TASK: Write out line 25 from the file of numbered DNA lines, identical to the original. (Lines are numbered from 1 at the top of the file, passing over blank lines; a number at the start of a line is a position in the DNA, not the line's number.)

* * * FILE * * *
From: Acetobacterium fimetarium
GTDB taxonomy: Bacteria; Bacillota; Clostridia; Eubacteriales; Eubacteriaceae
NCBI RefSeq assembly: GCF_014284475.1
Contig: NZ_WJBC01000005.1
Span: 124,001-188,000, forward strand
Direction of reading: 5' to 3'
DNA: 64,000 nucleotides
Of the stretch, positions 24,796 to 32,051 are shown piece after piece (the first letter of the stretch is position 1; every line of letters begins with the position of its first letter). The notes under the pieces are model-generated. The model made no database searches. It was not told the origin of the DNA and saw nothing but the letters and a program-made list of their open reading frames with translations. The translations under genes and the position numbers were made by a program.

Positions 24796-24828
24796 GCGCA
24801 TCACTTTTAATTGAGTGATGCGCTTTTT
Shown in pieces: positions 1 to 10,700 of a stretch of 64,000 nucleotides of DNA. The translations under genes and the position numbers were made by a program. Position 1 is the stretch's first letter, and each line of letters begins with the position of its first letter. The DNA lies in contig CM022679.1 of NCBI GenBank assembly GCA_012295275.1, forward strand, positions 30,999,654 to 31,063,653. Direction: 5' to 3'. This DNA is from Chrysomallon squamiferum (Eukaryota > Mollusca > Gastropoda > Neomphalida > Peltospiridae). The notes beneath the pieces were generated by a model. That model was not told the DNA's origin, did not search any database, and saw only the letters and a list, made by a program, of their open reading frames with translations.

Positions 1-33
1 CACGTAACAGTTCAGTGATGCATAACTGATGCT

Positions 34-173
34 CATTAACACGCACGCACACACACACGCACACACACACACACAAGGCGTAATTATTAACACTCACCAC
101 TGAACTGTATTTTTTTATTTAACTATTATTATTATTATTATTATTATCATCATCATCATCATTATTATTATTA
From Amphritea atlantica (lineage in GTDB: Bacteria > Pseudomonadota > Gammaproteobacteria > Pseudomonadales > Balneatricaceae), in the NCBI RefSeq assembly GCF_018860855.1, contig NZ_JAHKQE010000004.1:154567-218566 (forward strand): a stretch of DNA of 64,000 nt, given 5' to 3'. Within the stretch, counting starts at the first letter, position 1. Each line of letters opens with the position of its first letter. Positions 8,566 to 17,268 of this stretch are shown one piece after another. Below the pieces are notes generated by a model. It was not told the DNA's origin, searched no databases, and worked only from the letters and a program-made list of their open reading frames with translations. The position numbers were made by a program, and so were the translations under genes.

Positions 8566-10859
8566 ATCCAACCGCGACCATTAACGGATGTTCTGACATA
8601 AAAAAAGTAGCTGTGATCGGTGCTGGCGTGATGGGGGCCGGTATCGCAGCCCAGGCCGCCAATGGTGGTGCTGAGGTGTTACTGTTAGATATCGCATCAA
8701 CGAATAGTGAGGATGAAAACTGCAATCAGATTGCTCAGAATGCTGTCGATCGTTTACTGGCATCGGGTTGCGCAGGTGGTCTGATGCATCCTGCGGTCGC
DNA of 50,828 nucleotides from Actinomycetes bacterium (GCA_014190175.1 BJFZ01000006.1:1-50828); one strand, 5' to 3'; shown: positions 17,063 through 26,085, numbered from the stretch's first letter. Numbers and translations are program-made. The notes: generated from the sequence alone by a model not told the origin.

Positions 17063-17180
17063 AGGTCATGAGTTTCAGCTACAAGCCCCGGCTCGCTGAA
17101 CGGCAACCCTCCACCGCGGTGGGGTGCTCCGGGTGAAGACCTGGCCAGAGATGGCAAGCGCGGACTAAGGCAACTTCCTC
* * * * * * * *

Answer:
17063 AGGTCATGAGTTTCAGCTACAAGCCCCGGCTCGCTGAA